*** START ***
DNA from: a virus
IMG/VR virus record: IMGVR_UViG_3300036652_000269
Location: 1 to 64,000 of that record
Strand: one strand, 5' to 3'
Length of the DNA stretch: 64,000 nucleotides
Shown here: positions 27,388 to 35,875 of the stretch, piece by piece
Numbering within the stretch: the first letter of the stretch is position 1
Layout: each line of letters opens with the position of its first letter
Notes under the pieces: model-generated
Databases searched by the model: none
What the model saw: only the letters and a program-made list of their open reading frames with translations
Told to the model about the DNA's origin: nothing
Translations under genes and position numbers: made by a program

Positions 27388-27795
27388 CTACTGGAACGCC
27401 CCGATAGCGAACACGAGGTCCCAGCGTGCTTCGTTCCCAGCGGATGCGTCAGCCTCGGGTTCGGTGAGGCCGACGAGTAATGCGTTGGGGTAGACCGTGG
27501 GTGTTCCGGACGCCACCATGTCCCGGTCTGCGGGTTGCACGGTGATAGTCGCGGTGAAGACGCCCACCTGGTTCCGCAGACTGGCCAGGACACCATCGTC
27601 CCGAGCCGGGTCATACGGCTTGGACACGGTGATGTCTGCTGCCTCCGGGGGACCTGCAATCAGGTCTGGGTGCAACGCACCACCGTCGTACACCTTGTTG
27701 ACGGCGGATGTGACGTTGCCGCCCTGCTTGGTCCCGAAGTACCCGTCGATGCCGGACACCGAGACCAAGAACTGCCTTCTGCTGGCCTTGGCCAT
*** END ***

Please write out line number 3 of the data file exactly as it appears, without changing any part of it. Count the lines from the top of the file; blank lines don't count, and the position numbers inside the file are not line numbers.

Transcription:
Location: 1 to 64,000 of that record